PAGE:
One of the things I have been reflecting on is just how sociable dad was. He loved people, and parties. And he loved conversation. It would be exhausting at times. This year there has been a great absence of parties, and socialising. So for both dad, and the year we have all had, it’s been nice to reflect on past parties. Remember happier times.
There were a number of standing items in the Land social calendar. There were the kids’ birthday parties; we generally could pick a theme and mum and dad would happily oblige. Then of course there is bonfire night. For many years, dad used to invite his students over for bonfire night. Undergraduates in his tutor group. He would get them up to the white house late afternoon, and ply them with alcohol and food, and say things like “the natives are getting restless” as we could hear the bangs and music from town. There would be a few fireworks at home, and then dad would send them off down the hill with some words of advice about where to stand and perhaps a little map. I always wondered how they got on – it must have been a real baptism of fire, that night!
But the annual event I remember most fondly is the Land Christmas party. It was rather popular with my friends, as well as those of my parents.
Great preparation would go into this event. Wine and beer would be purchased and laid out in the kitchen. Wine glasses would get dusted off. Wine boxes would get opened in the afternoon, and everything would be dutifully sampled in advance. Mistletoe would go up in the hall, near the front door, so dad and anyone else had a convenient excuse for some kissing. The dining table would get pushed to the side, nibbles would be laid out, and ash trays would be put around the house. Coats would get put away, and the house would be hoovered. Dad’s party waistcoat would get dug out from the back of the cupboard, and mum would roll her eyes when it became clear that the waistcoat was not clean – with stains from the last party.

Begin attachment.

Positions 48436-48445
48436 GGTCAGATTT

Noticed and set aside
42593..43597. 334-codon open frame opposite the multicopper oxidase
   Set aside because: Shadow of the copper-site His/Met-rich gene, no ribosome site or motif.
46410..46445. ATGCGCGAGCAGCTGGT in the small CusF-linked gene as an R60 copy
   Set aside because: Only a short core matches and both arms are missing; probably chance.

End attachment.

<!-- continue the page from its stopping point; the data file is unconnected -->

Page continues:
Then the guests would start to arrive… the good bottles would go to the back of the wine stack, and cheaper plonk would come to the front and be shoved into their hands. And kept topped up all night. Penny and I would be encouraged to circulate with nibbles… but once a friend or two arrived we would quickly disappear up to our bedrooms – and we would pop out only to collect food, and maybe a cheeky drink. Or fag.
But the highlight of the night was the music. At some point in the evening it would be declared time for carols. I would be hollered for, along with my friend Kate, and everyone in the party would be encouraged into Dad’s study where either an instrument or a song sheet would be thrust into your hand.
And we would play and sing carols – enthusiastically. Some good, and some bad. Sometimes we would get to the end of a piece before realising we were all playing in different keys. We would tussle over what combination of instruments to play. And dad would cycle through lots of different ones… showing off. And I would squirm at how embarrassing the whole thing was, but secretly quite enjoyed it. I had the best seat in the house. And people would sing, and try to squeeze into that room. I am not sure what everyone else made of it. But it was fun.
Looking back, I am so amazed now at my dad’s enthusiasm for everything. Relentlessly making that extra effort to have fun. Every visit, every party. Perhaps this year more than ever, it’s been hard to muster up that kind of enthusiasm. But it’s something I will hold on to, and aspire to carry on.